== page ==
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Glossary of Literary Terms - Fiction


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A work in which related symbols work together to produce a moral lesson or indication of progress. Usually, characters, events, and settings will represent certain moral qualities or will personify certain abstractions.
A comparison that uses a recognizable concept or image to explain something unfamiliar.
The counterforce or opponent who provides conflict in the play or story, confronting or attempting to complicate the life of the central character, or protagonist.
A recurrent image that emerges from deep-seated associations that are anchored in universal patterns or structures of experience. Usually, a common, universal role assumed by a character (e.g., the prodigal son, damsel in distress, or knight-errant.)
From the Italian meaning "exaggeration." Term used to describe characters who are comically distorted by the exaggeration of key traits that make them seem ridiculous or worthy of parody.
Person in a literary work, sometime referred to as flat or round.
The way in which an author represents or portrays a character for the reader. This can be revealed through the author's description of the character or through the character's speech, actions, and thoughts.
The culmination of events in the story, novel, or play. The highest point of interest or intensity. The point at which the events take an important and irrevocable turn.
The central tension and point of suspense in a literary work. For example, the central character may be in conflict with another character or characters or may be confronting a certain belief system or institution. In addition, it is possible that a character may be in conflict with himself or herself, struggling with a decision or attempting to work with divided loyalties or internal motivations that are pulling him or her in differenct directions.
Any association or attitude that is embedded in a word's meaning or is brought to mind by the mention of a word or phrase. For example, the word "odor" might mean the same thing as "scent," but "odor" would never be used to market cologne because of its negative connotation.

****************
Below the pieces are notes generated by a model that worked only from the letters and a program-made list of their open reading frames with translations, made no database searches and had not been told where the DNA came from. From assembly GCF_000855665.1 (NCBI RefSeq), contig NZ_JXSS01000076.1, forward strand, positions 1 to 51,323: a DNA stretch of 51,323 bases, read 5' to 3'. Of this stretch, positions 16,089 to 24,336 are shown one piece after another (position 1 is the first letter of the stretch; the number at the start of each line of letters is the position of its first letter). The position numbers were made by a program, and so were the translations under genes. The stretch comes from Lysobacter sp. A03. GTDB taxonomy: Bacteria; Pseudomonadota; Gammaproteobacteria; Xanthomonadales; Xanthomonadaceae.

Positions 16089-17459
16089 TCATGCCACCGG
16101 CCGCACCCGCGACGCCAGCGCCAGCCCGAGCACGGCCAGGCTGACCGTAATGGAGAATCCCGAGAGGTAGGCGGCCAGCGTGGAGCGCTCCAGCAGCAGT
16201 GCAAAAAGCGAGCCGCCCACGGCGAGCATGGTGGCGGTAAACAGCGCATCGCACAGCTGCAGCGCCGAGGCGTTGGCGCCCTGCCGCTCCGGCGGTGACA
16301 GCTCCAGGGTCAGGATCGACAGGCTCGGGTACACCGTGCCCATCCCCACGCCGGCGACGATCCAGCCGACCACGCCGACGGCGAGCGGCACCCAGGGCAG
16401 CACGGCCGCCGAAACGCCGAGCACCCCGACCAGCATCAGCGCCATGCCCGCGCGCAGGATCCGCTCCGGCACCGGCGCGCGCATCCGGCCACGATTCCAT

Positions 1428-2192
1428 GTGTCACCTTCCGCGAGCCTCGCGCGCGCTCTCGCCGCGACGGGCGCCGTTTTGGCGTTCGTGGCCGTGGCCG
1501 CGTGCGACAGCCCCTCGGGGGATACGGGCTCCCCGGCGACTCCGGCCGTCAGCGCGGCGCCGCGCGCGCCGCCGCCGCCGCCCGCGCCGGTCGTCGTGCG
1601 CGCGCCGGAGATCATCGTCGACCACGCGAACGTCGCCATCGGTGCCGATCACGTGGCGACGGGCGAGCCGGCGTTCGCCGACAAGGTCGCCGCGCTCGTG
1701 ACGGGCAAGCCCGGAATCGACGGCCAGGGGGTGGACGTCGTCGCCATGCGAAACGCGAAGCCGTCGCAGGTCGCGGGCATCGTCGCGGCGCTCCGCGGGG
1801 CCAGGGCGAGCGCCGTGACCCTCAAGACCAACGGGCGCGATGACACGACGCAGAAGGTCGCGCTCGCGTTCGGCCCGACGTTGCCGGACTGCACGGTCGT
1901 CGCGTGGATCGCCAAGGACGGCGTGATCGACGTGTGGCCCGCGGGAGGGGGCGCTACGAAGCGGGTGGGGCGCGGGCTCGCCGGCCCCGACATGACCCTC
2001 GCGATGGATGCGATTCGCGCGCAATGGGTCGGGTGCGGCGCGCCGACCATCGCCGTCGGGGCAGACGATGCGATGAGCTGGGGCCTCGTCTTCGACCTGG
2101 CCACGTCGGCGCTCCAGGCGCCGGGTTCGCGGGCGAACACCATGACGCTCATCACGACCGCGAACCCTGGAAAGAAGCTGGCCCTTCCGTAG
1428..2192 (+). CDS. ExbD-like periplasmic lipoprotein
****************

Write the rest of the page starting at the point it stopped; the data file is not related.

Dark Humor
A sardonic, sarcastic, paradoxical form of humor that allows readers or audiences to observe and find comedy in disastrous or sobering events such as death, illness, misforture, or other events that normally sadden and disturb.
The literal definition of a word, devoid of contextual or emotional issues or connotations.
The conclusion, or untying and unraveling of events in a story.
Regional variations in speech of a common language. Writers will often employ vernacular writing to denote dialect (e.g., writing in a Southern dialect by depicting the Southern drawl). Dialect can help place characters by race, place of birth, gender, or background.
A verbal exchange between two or more people.
The writer's choice or use of words.
A kind of sympathy that allows us to identify with the experiences, emotions, situations, and motives of another person or character.
A moment of sudden realization or understanding in which the true meaning of certain events is revealed.
The part of a play, story, or novel in which the author establishes setting, situations, and often central characters and themes.
Falling Action
Action that is usually composed of the characters' immediate reactions and responses to the climactic events of a story. The characters have not yet resolved their conflicts, but the events are heading toward a conclusion.
First Person Narrative
A narrative in which one of the characters narrates the story knowing only information that he or she can observe based on his or her limited perspective.
A reversion back to events that have previously taken place. This allows the writer to interrupt normal chronological order in the narrative.
Flat Character
A character who is easily describable or represented with a one-track personality or who is representative of a stereotype.
A prediction within the text. Usually occurring toward the beginning of the narrative, this is often a hint at some event or situation that will develop later in the story. This may take the form of a particular mood created by the setting, such as a sense of foreboding or doom experienced by the character, or it may occur as the author focuses repeatedly on an object or symbol that seems to acquire certain significance or importance.
A type or mode of writing. Different kinds of genres include drama, short stories, essays, poems, novels, etc.